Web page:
Ascot's chief executive Douglas Erskine-Crum said: "We had four very strong bids from Cheltenham, Newbury, Newmarket and York and we've decided to go to York. It would be fair to say that York and Cheltenham were the two courses that had the facilities that could cope with Royal Ascot. Cheltenham produced a great bid and, although it is the top jumps track in the world, we thought it too risky to race over an unproven track for Flat racing even though they have very good facilities...we felt that York was already a world-class flat racecourse with marvelous facilities. They have a very strong management team -- as an example their attendance has gone up by something like 14 percent this year -- and they just came in with the strongest bid."We're going to shut down for 20 months and the current plan, which is dependent on the planning process, is that we will start in October next year and be complete in May, 2006, which means we would move Royal Ascot to York in 2005.," Erskine-Crum continued. "If we do get the planning permission and everything goes well the start is in only 14 months time. Whenever we go, the current plan is that we start in an October and it will take 20 months so would include only one Royal Ascot. We are still working on whether it will be a four- or five-day royal meeting, we will definitely race on the Saturday in some form or other. I should emphasize that this will be called 'Royal Ascot at York,' with the Breeders' Cup as a model. We will finance the prize money and everything and we will be doing track extension work with York. All the long-distance races held at Ascot will be held there on this round course which is very exciting."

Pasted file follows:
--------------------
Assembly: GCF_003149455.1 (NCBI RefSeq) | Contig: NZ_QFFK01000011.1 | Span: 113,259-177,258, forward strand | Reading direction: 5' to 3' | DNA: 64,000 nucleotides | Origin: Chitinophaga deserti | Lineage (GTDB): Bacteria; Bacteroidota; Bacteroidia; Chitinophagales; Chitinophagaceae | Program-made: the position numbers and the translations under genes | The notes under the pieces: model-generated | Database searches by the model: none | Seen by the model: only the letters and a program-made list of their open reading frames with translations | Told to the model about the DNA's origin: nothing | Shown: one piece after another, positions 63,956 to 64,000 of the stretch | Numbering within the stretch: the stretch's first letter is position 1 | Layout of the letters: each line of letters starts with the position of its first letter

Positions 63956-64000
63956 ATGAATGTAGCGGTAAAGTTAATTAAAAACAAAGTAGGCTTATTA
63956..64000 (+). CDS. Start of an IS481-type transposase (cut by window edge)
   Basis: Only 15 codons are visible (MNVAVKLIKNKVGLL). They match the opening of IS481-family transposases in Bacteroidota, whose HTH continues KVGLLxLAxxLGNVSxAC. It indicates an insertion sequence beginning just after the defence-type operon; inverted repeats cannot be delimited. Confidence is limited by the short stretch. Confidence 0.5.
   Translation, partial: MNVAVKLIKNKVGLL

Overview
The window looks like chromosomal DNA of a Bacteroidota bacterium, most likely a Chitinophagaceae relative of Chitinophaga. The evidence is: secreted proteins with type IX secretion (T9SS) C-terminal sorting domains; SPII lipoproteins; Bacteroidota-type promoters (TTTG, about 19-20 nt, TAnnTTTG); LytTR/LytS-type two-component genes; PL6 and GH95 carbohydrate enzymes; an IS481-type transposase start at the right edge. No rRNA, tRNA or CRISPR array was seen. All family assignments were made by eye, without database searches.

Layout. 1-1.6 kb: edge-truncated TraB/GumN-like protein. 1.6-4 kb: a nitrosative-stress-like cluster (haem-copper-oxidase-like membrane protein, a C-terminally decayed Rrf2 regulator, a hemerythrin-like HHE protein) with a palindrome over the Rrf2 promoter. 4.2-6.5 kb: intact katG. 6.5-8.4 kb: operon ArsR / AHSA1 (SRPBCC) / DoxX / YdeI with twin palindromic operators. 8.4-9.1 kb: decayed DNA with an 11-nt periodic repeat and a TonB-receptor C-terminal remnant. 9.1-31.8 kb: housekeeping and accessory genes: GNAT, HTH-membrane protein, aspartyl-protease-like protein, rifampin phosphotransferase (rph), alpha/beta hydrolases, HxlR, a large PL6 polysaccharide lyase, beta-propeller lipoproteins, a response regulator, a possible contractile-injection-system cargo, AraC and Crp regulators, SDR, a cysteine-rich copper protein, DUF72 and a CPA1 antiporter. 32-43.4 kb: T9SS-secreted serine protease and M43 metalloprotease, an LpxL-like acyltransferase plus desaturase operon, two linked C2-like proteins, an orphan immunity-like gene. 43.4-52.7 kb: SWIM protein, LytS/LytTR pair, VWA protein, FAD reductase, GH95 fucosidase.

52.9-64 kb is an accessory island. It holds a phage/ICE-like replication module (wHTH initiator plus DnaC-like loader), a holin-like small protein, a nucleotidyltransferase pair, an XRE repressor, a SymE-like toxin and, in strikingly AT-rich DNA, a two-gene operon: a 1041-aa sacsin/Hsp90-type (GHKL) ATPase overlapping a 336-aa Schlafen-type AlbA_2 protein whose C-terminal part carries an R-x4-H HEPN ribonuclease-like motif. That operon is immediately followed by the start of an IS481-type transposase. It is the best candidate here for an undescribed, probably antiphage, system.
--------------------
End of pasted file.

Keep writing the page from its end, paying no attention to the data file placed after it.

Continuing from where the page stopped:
The world-famous Royal Ascot race meeting, now five days long, will transfer to York racecourse in the North of England, 200 miles away, for either 2005 or 2006.Ascot has been deliberating for some months about which racecourse would hold the Royal meeting in either of those two years when it will be closed during its £200 million re-building program and announced the decision on August 9.Ascot is taking over York, much in the same manner as the Breeders' Cup rotates around North America. York's chief executive William Derby formerly worked at Ascot.